The Birds Are the Word
Shorebirds are popular at the beach
Shorebird sightings on Southwest Florida’s beaches attract birding enthusiasts from all over the world. Shorebirds can be observed throughout the year on these local beaches. Many birders think that identifying shorebirds is impossible and become very discouraged when attempting to identify this diverse group of birds.
Not only are there many species of shorebirds, but many species appear different in their breeding and non-breeding plumages, and as adults and juveniles. There are many bird field guides that have made shorebird identification much easier. Some of the best guides are The Sibley Guide to Birds,
Identify Yourself and The Shorebird Guide.
The Shorebird Guide is extremely useful as it has many photographs of shorebird species illustrating their different plumages throughout their life cycle. The Identify Yourself book also helps simplify shorebird identification. The best way to recognize shorebird species is to spend time in the field with experienced birders. There are many in the Fort Myers area, and some are very willing to share their birding skills with you. You can obtain a large amount of experience in a short amount of time with an experienced birder that would take years to learn on your own.
If working with an experienced birder is not possible another way to start is to identify easily recognized species. The ringed plovers would be an excellent starting place. The ringed plovers found locally include the snowy plover ( Charadrius alexandrinus), Wilson Plover ( C. wilsonia), semipalmated plover ( C. semipalmatus), and piping plover ( C. melodus). The four ringed plovers are among the most popular shorebirds for photography and identification because these small shorebirds are approachable and the least demanding to identify. They have the shortest bills and largest eyes as compared to many shorebird species. Unlike other shorebirds, they run and stop while feeding, utilizing one foot to tap on the sand or mud surface to locate small worms and arthropods.
It is possible to observe all four species together in April or May sporting their breeding plumage which makes identification much easier. Identification is possible by determining back color, leg color, and bill size and color. For breeding adult ringed plovers, the semipalmated and Wilson plovers have upper backs and wings that are dark to medium brown. The semipalmated and Wilson plovers exhibit fairly wide and complete breastbands. The snowy and piping plovers have pale graywhite or light tan upper backs and wings. They show only thin and incomplete breast bands.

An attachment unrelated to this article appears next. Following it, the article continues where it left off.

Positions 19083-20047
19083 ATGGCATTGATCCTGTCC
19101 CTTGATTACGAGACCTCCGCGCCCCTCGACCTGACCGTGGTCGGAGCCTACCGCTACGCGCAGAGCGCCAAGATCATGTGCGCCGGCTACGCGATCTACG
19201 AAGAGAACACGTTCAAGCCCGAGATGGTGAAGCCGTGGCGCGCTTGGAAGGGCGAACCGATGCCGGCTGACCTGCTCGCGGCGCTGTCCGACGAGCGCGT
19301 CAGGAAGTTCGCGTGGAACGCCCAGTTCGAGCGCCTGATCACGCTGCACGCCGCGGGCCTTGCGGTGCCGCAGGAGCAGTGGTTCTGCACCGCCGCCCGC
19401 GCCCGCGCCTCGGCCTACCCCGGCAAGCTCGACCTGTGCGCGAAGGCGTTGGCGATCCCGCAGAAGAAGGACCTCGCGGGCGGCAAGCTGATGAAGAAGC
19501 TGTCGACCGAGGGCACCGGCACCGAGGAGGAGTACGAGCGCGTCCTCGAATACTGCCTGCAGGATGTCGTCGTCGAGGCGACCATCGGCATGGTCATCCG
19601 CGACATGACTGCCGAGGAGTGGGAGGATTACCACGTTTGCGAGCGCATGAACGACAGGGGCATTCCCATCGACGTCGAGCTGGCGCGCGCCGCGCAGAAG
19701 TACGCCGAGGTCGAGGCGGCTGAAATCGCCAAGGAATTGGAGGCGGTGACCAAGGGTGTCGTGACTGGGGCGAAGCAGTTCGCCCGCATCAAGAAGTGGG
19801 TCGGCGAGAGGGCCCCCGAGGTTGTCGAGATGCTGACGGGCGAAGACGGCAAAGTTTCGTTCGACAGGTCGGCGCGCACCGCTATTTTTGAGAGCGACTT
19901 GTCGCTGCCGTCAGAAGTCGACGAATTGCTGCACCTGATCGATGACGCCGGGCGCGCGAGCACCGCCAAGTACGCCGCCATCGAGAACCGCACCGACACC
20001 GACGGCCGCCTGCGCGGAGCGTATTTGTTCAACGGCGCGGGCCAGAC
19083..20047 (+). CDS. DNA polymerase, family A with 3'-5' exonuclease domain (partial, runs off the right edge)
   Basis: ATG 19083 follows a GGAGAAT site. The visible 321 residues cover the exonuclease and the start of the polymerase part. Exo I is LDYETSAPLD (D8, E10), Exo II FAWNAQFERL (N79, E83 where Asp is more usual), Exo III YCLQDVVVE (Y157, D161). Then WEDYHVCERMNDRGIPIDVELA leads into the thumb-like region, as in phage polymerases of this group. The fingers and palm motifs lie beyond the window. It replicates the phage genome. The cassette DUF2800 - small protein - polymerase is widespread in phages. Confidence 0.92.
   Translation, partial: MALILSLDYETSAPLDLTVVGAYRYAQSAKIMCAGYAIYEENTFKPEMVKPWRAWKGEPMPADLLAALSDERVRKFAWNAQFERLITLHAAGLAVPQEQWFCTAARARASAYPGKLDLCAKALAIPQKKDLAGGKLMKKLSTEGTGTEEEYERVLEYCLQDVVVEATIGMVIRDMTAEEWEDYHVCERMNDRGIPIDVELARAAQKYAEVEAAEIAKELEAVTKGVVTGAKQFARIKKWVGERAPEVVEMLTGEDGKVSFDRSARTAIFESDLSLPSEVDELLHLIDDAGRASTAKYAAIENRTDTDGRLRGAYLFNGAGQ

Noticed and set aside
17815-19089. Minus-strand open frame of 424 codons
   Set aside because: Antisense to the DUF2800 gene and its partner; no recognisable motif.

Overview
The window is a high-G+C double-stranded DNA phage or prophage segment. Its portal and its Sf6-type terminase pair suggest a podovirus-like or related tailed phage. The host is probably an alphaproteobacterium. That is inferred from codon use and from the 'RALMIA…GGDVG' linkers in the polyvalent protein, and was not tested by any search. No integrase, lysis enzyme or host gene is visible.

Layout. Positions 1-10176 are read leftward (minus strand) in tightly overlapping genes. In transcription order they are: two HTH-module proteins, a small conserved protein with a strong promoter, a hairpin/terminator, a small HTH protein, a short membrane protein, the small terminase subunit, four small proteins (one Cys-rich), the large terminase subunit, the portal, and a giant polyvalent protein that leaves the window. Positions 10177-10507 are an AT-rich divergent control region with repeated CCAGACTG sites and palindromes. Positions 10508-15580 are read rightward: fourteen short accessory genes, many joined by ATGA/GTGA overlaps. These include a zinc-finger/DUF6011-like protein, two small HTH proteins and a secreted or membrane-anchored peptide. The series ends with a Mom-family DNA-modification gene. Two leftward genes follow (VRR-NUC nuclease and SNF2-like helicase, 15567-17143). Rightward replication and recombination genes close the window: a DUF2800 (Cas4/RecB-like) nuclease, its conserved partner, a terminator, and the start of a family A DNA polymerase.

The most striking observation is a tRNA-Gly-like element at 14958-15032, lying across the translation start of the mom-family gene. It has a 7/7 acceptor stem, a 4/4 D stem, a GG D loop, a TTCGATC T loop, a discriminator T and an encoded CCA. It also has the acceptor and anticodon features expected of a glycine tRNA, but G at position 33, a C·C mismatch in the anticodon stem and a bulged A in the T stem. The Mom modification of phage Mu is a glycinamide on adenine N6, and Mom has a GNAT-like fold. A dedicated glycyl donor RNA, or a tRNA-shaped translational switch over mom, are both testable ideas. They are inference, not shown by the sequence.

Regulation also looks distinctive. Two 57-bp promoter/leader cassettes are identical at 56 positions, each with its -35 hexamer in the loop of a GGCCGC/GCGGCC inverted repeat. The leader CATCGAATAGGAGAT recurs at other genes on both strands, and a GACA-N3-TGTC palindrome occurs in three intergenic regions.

The semipalmated and piping plovers have orange legs, while the Wilson and snowy plovers have light pink and black legs, respectively. Of these four species the Wilson plover has the largest bill that is thicker and longer than the other ringed plovers. The bill is always black. The snowy plover bill is also all black and is rather long and thin. The piping and semipalmated bills are slightly to extensively orange based and black tipped. The piping plover’s bill ends abruptly, appearing blunt. The semipalmated bill starts with a medium thick base and tapers evenly along its length, coming to a fine point.
Just be aware that some of all four species can have all black bills at some time during the non-breeding season, which is approximately nine months long. The more time you spend birding in the field the faster you will pick up on the many physical characters and behavior of different species of
THE SHOREBIRD GUIDE IS EXTREMELY USEFUL AS IT HAS MANY PHOTOGRAPHS OF SHOREBIRD SPECIES ILLUSTRATING THEIR DIFFERENT PLUMAGES THROUGHOUT THEIR LIFE CYCLE.
shorebirds to help you positively identify them. You might find birding to be very addictive and a great way to spend time on the beautiful beaches in Southwest Florida.
There is no doubt that many species of shorebird populations are decreasing and some at a rapid rate. There is a strong need for the recruitment of more experienced birders, especially those focusing on shorebirds. Many expert birders and ornithologists have focused on the breeding grounds of shorebirds, but it is becoming more obvious that the locating, long-term monitoring and protection of wintering and migration staging areas is very important. These areas are important for these species to feed and rest to store fat for their long flights to their breeding grounds. Unfortunately, these wintering areas are disappearing, and shorebird population monitoring by experienced birders is needed for the conservation of these species.